Ted Agu was a former walkon and defensive end for the Cal Golden Bears, and by all accounts was a great teammate who was well-liked by his teammates. He was going to be a fifth year senior this upcoming season, and was coming off a year where he had earned a scholarship and played in seven games.
On February 7th, Agu was taking part in an offseason conditioning practice when he began having difficulty completing a workout. He was taken to the medical center, where he collapsed and died after medics attempted to revive him with CPR. Agu's death is a tragedy; not only was he a hardworking young man who never missed a practice, he was a diligent student who wanted to go to medical school some day.
His death is sad for those reasons alone, and Bret Bielema just made it worse.
Bielema's pet project this offseason has been to encourage the NCAA to pass a rule stating that the offense cannot snap the ball until at least ten seconds has passed on the playclock. Bielema claims that this is being done in the interest of player safety. Pretty much everyone else claims that this is being done in the interest of Bret Bielema not having to worry about hurry-up offenses run over his ass on a weekly basis (people are saying the same thing about Nick Saban too, but since he's actually successful he's got a lot more defenders).
When asked for proof, Bielema cited Agu. This is despite Agu never having any related issues in his previous four years at Cal, and a coroner's report that won't be available for weeks.
The initial problem with what Bielema said (aside from callously using a recent death as a ploy to campaign with) is that he's about as far away from a medical anything as you can possibly get. A literal pig farmer shouldn't be hijacking a man's tragic death just to tout a rule change in football, even if he claims that it's related to a sickle cell trait that appears to be a common link between several football related deaths. The sickle cell trait may in fact be a contributor to the health problems that many players experience, but Bielema also says that
"If one of those players is on the field for me, and I have no timeouts, I have no way to stop the game," Bielema said. "And he raises his hand to stop the game, and I can't do it. What am I supposed to do?
"What are we supposed to do when we have a player who tells us he's injured?"
Well gosh Bret, maybe he could do what players have been doing since the dawn of time and, I don't know, take a knee or lay down or something? And guess what, if you don't like that the onus is on the struggling player to alert an official, maybe you and your medical staff should be a little more observant and alert an official to that kind of situation yourselves. I promise they aren't going to ignore you, despite trying as hard as they can for the majority of the time that you're bloviating obnoxiously.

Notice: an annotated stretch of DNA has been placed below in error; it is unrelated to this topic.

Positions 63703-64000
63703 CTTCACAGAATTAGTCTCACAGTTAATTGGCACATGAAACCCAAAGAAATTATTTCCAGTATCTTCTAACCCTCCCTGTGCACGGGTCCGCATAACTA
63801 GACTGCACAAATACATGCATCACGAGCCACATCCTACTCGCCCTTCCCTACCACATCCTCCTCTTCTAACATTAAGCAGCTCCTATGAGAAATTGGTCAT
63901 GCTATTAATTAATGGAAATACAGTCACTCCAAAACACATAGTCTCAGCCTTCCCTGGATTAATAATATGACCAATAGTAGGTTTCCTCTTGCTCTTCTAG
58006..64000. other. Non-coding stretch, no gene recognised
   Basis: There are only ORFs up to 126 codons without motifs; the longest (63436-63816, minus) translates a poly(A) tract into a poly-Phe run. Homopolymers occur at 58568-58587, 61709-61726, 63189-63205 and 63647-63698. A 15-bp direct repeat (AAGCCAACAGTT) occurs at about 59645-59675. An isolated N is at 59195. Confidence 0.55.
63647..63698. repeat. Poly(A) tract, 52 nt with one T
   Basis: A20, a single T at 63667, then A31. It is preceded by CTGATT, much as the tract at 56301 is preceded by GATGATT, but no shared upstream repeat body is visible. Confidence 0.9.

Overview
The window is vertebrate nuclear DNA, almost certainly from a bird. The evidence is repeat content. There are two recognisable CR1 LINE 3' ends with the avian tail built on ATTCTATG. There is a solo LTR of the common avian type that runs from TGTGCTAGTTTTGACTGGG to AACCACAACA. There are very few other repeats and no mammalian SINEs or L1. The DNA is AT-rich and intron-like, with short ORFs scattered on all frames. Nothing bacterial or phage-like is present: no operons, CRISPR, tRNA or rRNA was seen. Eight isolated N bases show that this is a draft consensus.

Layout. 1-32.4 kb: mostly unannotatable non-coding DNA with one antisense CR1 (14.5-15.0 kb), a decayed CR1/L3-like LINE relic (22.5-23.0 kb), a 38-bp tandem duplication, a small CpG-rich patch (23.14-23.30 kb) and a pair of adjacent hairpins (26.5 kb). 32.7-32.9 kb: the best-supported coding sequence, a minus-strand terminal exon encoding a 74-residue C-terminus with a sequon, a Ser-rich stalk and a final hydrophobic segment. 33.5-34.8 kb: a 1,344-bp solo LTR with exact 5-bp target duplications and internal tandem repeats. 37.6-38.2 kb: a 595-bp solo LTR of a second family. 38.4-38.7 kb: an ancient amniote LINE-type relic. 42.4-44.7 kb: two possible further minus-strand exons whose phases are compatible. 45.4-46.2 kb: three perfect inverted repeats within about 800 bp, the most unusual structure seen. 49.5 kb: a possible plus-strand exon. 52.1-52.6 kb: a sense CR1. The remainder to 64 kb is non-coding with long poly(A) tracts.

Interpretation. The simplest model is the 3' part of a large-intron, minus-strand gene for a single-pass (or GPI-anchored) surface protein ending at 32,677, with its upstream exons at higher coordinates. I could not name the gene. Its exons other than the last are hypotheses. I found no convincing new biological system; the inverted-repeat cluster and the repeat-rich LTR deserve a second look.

What really pisses me off about Bielema's comments and overall stance on this issue is that he's also completely ignoring the fact that his patented brand of man ball is potentially as ruinous to a player's health as any hurry up offense ever could be.
Case in point: from 2011 through 2012, while Bret was still the head coach at Wisconsin, running back Montee Ball had more carries than any other person in college football. Behind what were often eight and nine man fronts, Ball rushed 664 times into stacked defenses. In a time period when we're starting to learn the cumulative effect of repeated blows to the body and head on football players, Bielema chose to ignore those dangers and deliberately put his players in a position to sustain more physical trauma than any other team in the country.
This is why people are calling Bielema a jerk for using Agu's death as "evidence" that his rule is necessary; he's acting as if a ten second slowdown is some kind of panacea for what's killing people, while looking the other way as his star running back and offensive linemen repeatedly sacrificed their bodies in his meat grinder of an offense.
I can't read Bret Bielema's mind; maybe somehow he really does believe that the ten second wait period rule will help player safety and that his brand of football is somehow less dangerous than what a guy like Gus Malzahn or Urban Meyer likes to run.
But even if he's genuine in his completely insensitive advocacy for his asinine rule proposal, even if he really does see himself as some kind of champion of player safety, maybe he should take a long look around his glass house first and notice the six hundred and sixty-three stones he threw from 2011 to 2012. Or maybe just call Montee Ball in 15 years to ask about the results of his latest brain scan. In any case, I hope that Bielema realizes that he can take immediate action to protect his players from injury and health risks. Of course, it would take him changing the way his teams play offense. And maybe he's just not willing to do that.
Player safety matters, now more than ever. And if a ten second delay would help that, then I'm all for it. But if football is going to take these things seriously, they need to be discussed seriously, with evidence and careful analysis. Allowing a fetid turd like Bielema to dominate the discussion with offhanded, insensitive remarks is at best counterproductive, and at worst exploitative of a tragedy that we don't have all the answers for yet.
We need to understand why Ted Agu died, so that we can make the game safer for the people that play it. We also need Bret Bielema to shut the hell up.